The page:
Obscurity of the Day: Doesn’t It Seem Strange

Clifford Leon Sherman, C.L. to his buds, knocked around the edges of the comic strip biz for many years. His first outing with a continuing series was at the Boston Globe where he created Doesn’t It Seem Strange and one other series. While the art was nothing memorable, Sherman certainly had a gift for layout, as you can see above. The series ran from July 26 1903 to December 25 1904. Although it was a Sunday feature it usually (perhaps always) ran on an inside page in black or some other single color.

In the teens Sherman did a connect-the-dots feature for newspapers and even had a few books published of his puzzles. It got me to wondering about the origin of such puzzles (I assume they predate the 1910s) but I couldn’t find any history online. Anyone know?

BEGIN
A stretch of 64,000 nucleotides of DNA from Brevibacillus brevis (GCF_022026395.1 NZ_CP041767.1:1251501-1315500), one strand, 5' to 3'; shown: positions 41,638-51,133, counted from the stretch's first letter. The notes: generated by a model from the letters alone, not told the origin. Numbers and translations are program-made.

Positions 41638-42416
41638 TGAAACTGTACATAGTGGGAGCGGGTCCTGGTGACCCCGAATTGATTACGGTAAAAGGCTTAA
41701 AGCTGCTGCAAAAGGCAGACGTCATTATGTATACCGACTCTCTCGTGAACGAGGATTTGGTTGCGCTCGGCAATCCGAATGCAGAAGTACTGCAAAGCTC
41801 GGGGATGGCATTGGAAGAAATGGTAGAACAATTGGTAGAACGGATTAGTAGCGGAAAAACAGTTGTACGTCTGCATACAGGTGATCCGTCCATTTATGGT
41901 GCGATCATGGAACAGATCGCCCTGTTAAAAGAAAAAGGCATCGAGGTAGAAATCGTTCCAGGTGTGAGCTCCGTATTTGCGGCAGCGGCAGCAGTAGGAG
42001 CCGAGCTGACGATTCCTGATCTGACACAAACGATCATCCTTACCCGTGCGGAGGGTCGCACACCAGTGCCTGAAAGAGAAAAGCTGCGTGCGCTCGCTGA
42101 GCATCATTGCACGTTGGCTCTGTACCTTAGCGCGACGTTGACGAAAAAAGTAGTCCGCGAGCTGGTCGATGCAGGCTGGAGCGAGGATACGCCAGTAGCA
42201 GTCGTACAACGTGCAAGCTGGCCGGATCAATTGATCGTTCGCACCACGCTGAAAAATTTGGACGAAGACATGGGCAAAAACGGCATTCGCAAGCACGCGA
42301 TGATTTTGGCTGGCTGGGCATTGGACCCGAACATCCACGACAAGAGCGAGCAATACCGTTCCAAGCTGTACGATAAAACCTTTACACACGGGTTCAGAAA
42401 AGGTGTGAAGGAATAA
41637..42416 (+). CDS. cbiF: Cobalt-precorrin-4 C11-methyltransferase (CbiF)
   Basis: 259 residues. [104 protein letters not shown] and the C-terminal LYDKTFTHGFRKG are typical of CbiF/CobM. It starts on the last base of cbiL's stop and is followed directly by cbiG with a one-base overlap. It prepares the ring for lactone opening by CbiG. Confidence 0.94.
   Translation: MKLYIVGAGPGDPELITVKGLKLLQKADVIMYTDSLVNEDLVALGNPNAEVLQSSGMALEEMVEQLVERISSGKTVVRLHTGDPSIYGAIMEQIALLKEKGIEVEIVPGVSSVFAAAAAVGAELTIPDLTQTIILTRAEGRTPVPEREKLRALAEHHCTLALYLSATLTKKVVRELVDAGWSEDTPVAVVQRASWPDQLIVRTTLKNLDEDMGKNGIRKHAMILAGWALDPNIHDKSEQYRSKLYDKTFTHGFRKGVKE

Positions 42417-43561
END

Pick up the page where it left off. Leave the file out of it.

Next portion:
Please excuse the scan. This example, the only one in my collection, had a hunk missing from the corner. You can see’ additional examples of this feature over on Barnacle Press.

2 comments on “Obscurity of the Day: Doesn’t It Seem Strange

  1. Allan – Clifford Leon Sherman, born in 1878, died in 1920, see American Art Annual, 17, (1920), p. 231. –Sara

  2. The first Dot to dots were probably astrological. So going back a long way. Of the first published puzzle u could find no clue.

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